Another invaluable way in which Mary helps us is her witness to true fulfilment and how it can be attained. Without being presented with an alternative, we could easily be given the impression that fulfilment comes from a place or a way ‘outside’ but certainly never from a capacity within ourselves. Without her example and inspiration we could be tempted to believe that true happiness is an achievement and not a gift. Without the alternative that she represents, there exists a grasping mentality, a desire for success, recognition and approval from others at all costs.
This is not the wisdom of Christianity. The whole life of Jesus was one of self-emptying, self-giving. It was a life which spent itself for others in loving, giving and healing. As St. Paul tells us in Philippians, ‘Though he was of God, Jesus did not consider equality with God a thing to be grasped; emptying himself, he took the form of a slave’ (2: 6-7). Self-fulfilment for the Christian comes in self-emptying. We must die to ourselves.
Mary, surely, is a perfect model of this process of active self-emptying. She lived for others and for the mission of her Son with which she is so closely identified. She was prepared to put her own ambitions and plans for her life aside for the love of her God and what He was asking of her. She realised that God had been generous to her and so she was generous to Him. She knew that she received without charge. She is a model of someone who responded by giving without charge. She gave her word and her life to God. In response, God was lavish with his gifts. Mary stands out as an example of someone who gave for the kingdom of God and who was repaid a hundredfold in return, as Jesus promised (cf. Matthew 10:42).
We must be careful when we interpret those beautiful words of Mary in Luke where she responds to the angel, ‘Behold I am the handmaid of the Lord, let it be done onto me according to your word’ (1:37).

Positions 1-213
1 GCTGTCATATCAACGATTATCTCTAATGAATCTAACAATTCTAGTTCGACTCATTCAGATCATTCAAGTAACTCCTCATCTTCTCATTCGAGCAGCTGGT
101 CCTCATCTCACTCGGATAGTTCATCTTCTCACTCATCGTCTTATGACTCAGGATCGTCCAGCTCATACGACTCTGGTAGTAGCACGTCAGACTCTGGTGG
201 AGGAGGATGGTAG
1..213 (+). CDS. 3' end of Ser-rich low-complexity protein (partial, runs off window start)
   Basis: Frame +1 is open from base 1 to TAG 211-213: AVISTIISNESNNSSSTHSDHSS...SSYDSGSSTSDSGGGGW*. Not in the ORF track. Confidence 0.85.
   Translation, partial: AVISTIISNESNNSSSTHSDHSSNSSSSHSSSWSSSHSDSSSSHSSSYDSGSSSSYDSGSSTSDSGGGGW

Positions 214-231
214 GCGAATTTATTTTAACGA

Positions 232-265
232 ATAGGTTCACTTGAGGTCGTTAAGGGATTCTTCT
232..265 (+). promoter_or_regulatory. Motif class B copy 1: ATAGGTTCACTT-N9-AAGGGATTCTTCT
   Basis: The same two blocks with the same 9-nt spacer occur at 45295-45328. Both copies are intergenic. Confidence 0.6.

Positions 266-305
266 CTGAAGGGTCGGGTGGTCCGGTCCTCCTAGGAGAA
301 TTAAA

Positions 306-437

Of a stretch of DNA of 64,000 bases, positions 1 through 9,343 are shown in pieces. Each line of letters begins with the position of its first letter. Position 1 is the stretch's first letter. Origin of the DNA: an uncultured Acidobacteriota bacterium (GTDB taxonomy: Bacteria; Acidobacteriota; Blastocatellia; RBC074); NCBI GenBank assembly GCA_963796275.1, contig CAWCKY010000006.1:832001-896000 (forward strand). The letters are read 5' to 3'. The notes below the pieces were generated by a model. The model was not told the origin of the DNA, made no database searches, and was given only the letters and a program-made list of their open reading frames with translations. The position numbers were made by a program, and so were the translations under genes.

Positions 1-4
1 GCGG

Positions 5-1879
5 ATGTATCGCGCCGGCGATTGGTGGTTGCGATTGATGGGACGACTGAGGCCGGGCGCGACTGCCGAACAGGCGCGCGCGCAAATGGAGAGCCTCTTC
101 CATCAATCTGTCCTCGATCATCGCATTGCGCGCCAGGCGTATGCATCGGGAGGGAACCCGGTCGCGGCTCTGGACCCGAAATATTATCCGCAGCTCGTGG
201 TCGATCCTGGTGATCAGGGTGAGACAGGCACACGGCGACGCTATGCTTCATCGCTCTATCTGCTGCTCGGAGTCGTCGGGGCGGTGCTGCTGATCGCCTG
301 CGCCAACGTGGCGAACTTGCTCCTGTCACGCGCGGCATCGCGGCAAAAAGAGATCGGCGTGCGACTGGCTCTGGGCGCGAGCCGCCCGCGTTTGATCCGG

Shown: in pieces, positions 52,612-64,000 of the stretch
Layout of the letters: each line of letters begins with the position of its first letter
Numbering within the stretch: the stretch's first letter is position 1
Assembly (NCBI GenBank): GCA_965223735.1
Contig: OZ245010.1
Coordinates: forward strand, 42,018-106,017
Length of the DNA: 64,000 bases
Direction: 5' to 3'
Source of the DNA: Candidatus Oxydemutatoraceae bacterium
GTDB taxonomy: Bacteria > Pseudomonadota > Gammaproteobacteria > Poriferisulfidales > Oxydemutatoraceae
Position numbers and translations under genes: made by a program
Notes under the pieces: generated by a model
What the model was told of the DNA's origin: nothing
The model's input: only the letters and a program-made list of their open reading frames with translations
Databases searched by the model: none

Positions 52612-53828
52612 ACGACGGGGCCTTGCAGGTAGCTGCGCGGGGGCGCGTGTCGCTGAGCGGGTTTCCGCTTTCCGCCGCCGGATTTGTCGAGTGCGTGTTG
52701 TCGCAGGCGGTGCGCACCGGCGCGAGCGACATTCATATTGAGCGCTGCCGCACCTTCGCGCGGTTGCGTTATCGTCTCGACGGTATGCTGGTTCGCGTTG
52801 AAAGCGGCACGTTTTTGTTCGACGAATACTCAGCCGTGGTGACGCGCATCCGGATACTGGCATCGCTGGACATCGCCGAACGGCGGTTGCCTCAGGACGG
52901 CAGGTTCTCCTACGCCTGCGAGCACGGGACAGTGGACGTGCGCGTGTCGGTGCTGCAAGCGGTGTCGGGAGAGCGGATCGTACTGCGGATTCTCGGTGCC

Her desire to do God’s will does not mean that she was passive, submissive and meek. She was a woman of unbelievable strength who experienced poverty, the lot of a refugee and the unspeakable sight of watching her Son die on a cross. The disciples fled but she did not flee. She stayed with a mother’s courage, a mother’s fidelity, a mother’s goodness and a faith that did not waver in the hour of darkness. Having endured all of this she is still found with the other disciples praying in the upper room with her faith intact, waiting for God to fulfil what he promised (cf. Acts 1:12-14). She loved as only a mother can love. She suffered as a woman and as a mother living through the agonising death of her only child. In this way she has a particular appeal to parents who have lived through the nightmare of their child who dies through illness, violence or by accident. She is a great example of support and a friend to young girls who fall unexpectedly pregnant and who experience the fear and uncertainty that go with that. The story of Jesus’ conception and birth was far from conventional in the eyes of the world and must have been a time of great emotional turmoil in Mary’s life. Because this is true and because she remained steadfast in the face of trial, she remains close to all in any kind of difficulty.